Mel D. September 5, 2022
I think this article is very unhelpful for anyone trying to sort out the induction cookware market. You don't explain why you chose any of these sets, and just because cookware works on induction doesn't mean it's a good choice. Why no Demeyere, a clad stainless brand DESIGNED for induction cooktops (and claims to be up to 30% more efficient)? And why All-Clad D5, when D3 is less money and provides an overall better cooking experience? (D5's extra layer of stainless slows down heat, which despite All-Clad's marketing really only hinders one of induction's best features: speed.) And why a whole set of enameled cast iron, which is heavy and can scratch a glass cooktop, when all you really need is the Dutch oven?

All you really need for induction is a smallish set of clad stainless plus one nonstick skillet and an enameled Dutch oven. For the nonstick skillet, my choice would be bare cast iron (which, when properly seasoned, is way more nonstick than enameled cast iron). You certainly do not need an entire set of nonstick, which wears out in a few short years, making it a very unwise investment (true no matter how much you spend on it).

I found this article much more helpful for people looking to invest in induction cookware:

Love your site, but this article really misses the mark.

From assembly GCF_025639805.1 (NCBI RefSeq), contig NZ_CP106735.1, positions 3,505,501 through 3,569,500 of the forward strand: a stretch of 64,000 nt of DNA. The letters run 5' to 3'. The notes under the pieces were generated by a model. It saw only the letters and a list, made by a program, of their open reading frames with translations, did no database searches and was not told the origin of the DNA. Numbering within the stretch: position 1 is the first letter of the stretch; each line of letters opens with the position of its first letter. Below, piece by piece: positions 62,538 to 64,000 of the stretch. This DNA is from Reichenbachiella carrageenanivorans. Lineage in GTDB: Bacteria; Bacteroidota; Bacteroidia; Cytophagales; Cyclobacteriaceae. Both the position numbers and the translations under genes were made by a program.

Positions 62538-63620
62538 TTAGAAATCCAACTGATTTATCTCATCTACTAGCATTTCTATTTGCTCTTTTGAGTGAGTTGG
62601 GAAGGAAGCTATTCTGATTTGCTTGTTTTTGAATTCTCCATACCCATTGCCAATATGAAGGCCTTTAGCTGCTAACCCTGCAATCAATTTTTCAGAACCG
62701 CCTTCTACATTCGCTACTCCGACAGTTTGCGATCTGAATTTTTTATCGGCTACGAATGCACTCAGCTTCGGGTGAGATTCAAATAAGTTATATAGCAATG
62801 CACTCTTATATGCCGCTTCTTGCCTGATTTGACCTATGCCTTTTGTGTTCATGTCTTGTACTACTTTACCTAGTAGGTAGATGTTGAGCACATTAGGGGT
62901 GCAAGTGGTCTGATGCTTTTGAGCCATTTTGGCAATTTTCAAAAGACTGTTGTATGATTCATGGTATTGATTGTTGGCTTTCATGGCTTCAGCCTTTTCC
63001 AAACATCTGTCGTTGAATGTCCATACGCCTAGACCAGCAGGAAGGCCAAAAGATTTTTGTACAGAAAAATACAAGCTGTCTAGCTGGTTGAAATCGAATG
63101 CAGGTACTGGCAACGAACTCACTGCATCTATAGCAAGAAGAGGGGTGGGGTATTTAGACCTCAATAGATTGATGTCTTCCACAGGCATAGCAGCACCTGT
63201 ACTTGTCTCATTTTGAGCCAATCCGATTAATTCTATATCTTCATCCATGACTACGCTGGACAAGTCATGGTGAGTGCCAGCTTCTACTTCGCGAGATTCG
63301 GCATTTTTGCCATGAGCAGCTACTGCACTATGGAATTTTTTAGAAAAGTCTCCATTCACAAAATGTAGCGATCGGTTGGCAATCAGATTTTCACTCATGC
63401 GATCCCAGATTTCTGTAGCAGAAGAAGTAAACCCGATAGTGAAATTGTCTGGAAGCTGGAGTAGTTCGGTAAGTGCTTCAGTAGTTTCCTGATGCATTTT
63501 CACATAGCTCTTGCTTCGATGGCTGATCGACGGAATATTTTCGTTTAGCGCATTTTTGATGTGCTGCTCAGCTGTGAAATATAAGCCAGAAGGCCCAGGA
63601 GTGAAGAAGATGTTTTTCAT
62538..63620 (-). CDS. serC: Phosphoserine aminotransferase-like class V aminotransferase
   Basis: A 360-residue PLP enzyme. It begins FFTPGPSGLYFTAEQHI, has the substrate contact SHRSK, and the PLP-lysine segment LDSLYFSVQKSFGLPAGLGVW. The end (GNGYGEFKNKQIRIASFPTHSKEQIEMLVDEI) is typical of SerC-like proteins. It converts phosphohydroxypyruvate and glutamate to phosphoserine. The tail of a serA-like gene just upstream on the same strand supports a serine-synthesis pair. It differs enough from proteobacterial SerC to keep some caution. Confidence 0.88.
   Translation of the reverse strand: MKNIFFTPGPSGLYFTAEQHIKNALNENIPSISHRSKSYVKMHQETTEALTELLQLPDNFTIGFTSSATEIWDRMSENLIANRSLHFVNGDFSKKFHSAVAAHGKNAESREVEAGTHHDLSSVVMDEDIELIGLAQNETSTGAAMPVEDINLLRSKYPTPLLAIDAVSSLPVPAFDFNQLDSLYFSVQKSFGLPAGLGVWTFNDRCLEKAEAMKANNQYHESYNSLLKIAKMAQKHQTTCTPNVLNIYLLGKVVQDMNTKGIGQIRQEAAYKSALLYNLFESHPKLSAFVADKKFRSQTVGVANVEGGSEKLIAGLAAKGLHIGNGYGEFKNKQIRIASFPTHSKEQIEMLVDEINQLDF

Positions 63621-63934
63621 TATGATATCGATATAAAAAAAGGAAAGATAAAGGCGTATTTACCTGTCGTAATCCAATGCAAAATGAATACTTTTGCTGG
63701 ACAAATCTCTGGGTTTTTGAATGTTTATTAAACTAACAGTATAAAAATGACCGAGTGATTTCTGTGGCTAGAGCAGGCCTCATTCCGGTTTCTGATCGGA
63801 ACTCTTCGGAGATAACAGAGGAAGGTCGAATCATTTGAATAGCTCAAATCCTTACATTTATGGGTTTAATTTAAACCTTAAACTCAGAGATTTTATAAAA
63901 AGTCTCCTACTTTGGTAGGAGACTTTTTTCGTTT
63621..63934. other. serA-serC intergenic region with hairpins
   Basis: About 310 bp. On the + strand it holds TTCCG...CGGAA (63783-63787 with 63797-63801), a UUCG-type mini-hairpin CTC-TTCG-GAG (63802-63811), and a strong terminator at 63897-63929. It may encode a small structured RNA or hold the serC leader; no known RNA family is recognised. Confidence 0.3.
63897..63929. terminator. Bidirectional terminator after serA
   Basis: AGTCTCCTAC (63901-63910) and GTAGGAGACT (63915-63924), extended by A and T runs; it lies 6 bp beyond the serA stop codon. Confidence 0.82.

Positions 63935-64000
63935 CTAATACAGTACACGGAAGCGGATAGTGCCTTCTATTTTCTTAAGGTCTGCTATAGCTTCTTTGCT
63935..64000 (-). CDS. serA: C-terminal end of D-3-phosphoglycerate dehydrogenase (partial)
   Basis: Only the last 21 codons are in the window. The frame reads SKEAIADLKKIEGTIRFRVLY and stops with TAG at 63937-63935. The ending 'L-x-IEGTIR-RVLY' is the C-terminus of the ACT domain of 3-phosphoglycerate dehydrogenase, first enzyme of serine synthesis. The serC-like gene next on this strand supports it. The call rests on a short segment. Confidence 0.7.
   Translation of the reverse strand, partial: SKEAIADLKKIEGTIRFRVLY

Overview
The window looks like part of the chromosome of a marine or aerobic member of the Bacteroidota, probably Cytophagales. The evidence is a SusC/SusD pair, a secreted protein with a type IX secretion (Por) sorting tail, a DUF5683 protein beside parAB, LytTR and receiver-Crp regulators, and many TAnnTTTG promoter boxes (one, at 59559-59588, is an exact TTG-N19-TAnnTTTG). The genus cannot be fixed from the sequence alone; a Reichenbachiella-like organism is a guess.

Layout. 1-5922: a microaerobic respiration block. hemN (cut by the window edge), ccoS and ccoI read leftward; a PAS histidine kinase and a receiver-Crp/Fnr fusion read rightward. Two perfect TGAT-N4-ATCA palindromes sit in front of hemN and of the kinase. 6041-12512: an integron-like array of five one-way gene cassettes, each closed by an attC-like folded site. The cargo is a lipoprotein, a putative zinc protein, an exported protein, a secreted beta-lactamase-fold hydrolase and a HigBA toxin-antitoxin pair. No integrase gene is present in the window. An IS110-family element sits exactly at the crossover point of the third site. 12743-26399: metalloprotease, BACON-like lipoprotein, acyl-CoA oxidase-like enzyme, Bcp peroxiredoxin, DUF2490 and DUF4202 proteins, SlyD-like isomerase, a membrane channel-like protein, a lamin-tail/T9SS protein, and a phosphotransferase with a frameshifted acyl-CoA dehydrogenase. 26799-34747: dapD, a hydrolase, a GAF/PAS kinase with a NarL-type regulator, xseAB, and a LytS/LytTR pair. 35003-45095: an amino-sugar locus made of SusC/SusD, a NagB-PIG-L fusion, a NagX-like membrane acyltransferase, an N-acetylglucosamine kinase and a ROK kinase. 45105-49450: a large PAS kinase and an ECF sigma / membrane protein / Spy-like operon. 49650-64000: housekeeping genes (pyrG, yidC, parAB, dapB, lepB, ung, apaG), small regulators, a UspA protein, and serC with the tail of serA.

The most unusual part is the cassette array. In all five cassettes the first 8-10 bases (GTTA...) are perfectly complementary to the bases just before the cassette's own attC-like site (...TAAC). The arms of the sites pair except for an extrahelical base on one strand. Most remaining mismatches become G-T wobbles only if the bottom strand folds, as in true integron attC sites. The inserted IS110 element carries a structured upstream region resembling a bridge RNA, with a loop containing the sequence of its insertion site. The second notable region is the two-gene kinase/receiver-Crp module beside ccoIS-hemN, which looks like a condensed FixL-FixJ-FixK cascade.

nratt June 5, 2022
Having used an induction cooktop for several years, I like it. A lot! If I had to choose over again, I’d go induction every single time. It’s simply faster and more efficient than anything else, in my judgment. I have All-Clad and Williams-Sonoma induction cookware along with Swiss Diamond nonstick induction skillets, which I really like, although they might be a little heavier than some folks prefer. I like the weight for efficiency and durability. Plus, Swiss Diamond nonstick stands up to metal utensils, used reasonably. Rounding out my cookware are Staub and Misen enameled cast iron Dutch ovens. And, of course, Lodge cast iron skillets in various sizes, which no serious home cook should be without when cooking at any speed. Yes, that’s a lot of cookware, as my wife will attest, while rolling her eyes. Hey, she humors me still. But seriously, if you’re in the market for a new cooktop, do yourself a big favor and give induction a hard look. I’ll be willing to bet that if you choose induction, you won’t regret it.